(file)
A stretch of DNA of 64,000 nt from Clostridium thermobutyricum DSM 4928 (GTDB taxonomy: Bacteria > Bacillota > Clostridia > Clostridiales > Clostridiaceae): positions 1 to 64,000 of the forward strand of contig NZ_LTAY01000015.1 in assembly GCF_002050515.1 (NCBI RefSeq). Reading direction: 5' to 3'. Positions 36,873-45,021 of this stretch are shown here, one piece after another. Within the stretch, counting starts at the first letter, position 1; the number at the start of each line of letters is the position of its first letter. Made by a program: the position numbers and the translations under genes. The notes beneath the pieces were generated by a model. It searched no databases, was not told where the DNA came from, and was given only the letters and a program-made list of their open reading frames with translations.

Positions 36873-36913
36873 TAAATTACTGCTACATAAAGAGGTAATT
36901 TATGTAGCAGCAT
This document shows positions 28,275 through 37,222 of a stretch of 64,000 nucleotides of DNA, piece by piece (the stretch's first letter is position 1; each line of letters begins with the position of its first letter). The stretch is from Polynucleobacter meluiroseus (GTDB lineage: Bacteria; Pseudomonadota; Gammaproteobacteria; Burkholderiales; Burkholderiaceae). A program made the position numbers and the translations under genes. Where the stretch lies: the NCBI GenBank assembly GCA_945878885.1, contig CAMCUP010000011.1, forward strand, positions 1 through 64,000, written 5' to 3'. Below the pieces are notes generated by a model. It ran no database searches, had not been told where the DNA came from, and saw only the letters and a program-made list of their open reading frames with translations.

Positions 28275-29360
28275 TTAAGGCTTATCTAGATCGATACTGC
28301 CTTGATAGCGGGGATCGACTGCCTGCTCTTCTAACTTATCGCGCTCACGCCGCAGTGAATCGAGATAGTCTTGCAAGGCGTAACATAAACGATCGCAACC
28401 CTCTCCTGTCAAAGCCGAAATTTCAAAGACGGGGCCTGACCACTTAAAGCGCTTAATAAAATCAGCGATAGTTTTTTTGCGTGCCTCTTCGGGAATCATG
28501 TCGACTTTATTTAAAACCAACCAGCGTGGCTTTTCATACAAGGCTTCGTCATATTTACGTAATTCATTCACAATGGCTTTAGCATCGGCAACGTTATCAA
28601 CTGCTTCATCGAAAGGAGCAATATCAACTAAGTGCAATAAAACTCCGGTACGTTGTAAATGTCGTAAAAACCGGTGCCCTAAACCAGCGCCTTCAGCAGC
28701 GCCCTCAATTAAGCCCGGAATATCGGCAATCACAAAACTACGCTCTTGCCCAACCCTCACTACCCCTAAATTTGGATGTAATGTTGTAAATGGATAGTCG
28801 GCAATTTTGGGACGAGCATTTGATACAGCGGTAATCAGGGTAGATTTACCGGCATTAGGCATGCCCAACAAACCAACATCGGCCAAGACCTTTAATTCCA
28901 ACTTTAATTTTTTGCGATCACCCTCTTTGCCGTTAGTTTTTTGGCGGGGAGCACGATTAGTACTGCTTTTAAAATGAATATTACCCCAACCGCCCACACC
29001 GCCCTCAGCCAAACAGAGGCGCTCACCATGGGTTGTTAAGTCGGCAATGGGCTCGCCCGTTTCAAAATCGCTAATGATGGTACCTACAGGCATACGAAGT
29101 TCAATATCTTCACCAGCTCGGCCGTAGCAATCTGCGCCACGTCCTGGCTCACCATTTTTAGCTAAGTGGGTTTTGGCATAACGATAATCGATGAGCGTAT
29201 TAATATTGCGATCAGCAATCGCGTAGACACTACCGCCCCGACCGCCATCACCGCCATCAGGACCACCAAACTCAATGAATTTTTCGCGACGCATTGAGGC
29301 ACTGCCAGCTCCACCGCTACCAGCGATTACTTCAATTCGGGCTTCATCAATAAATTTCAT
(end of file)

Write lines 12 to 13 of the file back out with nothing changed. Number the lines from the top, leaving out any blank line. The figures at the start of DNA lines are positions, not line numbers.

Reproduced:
28701 GCCCTCAATTAAGCCCGGAATATCGGCAATCACAAAACTACGCTCTTGCCCAACCCTCACTACCCCTAAATTTGGATGTAATGTTGTAAATGGATAGTCG
28801 GCAATTTTGGGACGAGCATTTGATACAGCGGTAATCAGGGTAGATTTACCGGCATTAGGCATGCCCAACAAACCAACATCGGCCAAGACCTTTAATTCCA